CSP Today speaks to Australian CSP technology developer, ARC Renewable’s James Riddell about ARC’s range of CSP solutions and how Australia’s CSP market is shaping up.
Interview by Rikki Stancich
CSP Today: ARC’s Compound Parabolic Concentrating (CPC) units are designed for water and space heating, and cooling. What power generating capacity do these units have?
James Riddell: It depends on design of the generator you use. It is possible to generate power at 90-120°C with a low temperature ORC. Our CPC units are rated to operate up to 250°C, so maintaining 120°C temperatures is well within the collector working range. Our CPCs don’t use copper tubing in the collector tube; they use cupro nickel, so they are not a standard evacuated tube design. ARC designs the collectors, and the components are made in Germany.
CSP Today: What differentiates ARC from other micro CSP solutions?
James Riddell: A combination of things. We offer 3 different kinds of reflectors including compact linear Fresnel and parabolic trough collectors. If power output required is a under 250kWe (true micro CSP) – which is possible to produce at 120°C - you can use the compound parabolic concentrating units. Really, these are an upgraded version of what you would see in the UK producing hot water.
The original work for the evacuated tubes was done at Sydney University in the early 1980’s, and the work on the CPC optics was carried out at the University of Chicago in the late 1970’s, so the technology is not new. It was more a case of adding the two technologies together and picking the right materials.
Our advantage is the end user is not limited to a single technology; instead the solution is designed to around the end users power / hot water / chilled water requirement and land availability.
More electricity requires more land space and higher operating temperatures. If land is not an issue, then a parabolic trough operating around 250°C is the optimal operating system.
To limit the land impact, you would opt for the CLFR system, which operates up to 425°C. At that temperature you can generate up to 20MWe using an ORC turbo-generator very efficiently. This is the top end of our organic rankine cycle generation range currently, but not quite hot enough to run a water /steam generation system successfully.
CSP Today: Why did ARC opt against working with steam?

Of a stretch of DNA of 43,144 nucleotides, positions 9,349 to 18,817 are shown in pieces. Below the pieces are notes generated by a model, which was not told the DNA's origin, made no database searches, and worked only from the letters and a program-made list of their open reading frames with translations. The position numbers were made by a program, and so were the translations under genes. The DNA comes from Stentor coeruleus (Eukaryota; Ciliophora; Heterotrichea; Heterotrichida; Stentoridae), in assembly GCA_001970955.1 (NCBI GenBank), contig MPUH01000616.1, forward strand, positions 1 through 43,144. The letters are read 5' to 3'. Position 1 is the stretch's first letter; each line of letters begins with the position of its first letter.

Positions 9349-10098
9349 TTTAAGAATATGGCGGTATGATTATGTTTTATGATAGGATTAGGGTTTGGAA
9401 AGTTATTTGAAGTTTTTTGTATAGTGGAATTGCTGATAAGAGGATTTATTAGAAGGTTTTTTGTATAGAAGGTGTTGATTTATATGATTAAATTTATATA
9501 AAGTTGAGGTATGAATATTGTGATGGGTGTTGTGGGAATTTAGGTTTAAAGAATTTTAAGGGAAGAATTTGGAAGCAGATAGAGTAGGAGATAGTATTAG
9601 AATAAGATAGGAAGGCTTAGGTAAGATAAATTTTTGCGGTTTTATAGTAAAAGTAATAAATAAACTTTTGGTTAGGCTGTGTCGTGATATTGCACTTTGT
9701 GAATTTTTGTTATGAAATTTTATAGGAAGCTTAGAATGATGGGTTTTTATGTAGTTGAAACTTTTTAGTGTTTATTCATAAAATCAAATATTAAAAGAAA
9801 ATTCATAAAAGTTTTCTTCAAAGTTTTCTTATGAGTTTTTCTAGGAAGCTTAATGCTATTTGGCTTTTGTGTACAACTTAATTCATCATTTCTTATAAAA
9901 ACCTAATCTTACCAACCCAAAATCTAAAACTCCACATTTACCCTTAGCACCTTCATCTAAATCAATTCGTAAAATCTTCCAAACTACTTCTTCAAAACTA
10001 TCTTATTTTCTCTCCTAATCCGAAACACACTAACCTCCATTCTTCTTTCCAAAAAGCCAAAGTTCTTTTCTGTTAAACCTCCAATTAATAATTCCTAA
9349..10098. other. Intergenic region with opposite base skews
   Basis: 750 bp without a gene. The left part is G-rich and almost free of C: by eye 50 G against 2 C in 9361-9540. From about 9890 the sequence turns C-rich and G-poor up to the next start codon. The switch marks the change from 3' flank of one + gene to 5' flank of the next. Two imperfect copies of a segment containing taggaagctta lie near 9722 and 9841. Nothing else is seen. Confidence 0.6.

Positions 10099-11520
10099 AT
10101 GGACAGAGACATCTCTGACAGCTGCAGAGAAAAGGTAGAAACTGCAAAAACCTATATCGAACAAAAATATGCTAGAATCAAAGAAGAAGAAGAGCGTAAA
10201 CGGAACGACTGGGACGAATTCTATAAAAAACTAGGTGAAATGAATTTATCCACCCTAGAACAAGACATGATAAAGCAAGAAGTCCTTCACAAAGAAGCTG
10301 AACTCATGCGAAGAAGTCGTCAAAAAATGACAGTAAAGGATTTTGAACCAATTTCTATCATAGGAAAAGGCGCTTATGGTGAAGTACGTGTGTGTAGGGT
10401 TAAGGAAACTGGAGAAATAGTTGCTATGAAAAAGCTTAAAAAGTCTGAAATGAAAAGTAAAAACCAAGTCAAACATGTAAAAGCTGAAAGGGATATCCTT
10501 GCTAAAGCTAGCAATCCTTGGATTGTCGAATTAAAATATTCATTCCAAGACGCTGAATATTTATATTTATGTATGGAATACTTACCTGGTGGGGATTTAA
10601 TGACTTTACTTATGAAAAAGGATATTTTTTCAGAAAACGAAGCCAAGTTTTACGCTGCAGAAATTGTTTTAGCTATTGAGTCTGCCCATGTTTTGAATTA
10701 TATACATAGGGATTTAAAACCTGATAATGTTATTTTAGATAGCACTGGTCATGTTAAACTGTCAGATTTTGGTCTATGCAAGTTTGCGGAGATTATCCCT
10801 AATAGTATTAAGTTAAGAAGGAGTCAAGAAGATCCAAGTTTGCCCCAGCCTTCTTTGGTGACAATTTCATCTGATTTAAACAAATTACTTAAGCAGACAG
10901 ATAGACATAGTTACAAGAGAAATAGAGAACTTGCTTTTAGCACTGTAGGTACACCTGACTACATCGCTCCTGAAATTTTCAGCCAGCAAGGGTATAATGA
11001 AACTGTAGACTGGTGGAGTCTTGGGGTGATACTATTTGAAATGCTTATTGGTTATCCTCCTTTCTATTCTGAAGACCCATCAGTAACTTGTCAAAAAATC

James Riddell: Handling steam has many issues that have plagued the fossil fuel generation industry for years. The problem with water is that if you operate at below 374°C and 22 MPa (under critical point), it is possible to get condensation in the turbine generator, which reduces efficiency considerably.
To be safe, steam systems are usually run supercritical to avoid this problem. As you are working with extremely high pressures and high temperatures, these create health and safety issues. Super critical thermal power stations are not the easiest thing in the world to work with – but no one has come up with a better solution yet.
There are also natural resource issues, with regards to the water requirement. Also, if you don’t work with purified water, there is a high risk of corrosion. Water at these temperatures and pressures is a very aggressive medium to use and causes both corrosion and erosion problems with turbine blades. All of these issues are eliminated in an ORC cycle.
CSP Today: ARC also produces Compact Linear Fresnel Reflector systems using multiple absorbers to track the sun. How does ARC’s solution differ from other CLFR systems and what is its advantage?
James Riddell: The actual operating theory is no different than other designs – most systems are based on the work done by Dr. David Mills [ex- Solar Heat and Power / Ausra / Areva Solar] and Prof. Graham Morrison in the late 1990’s on collector designs that allowed collection on multiple receivers, as an alternative to the CPC design.
We use polymer mirror coating on float glass strips (so it does not need to be low iron glass), coupled to a simple tracking mechanism and a very low wind profile makes the cost per metre remarkably low
We also use a CPC evacuator tube as the receiver, which doesn’t move or rotate. This cuts heat losses at high temperatures - at 350°C we have a thermal loss of 7- 9%.
Because it is a compact system, we have a higher density of mirrors on the ground, so the land co-efficient on price becomes smaller.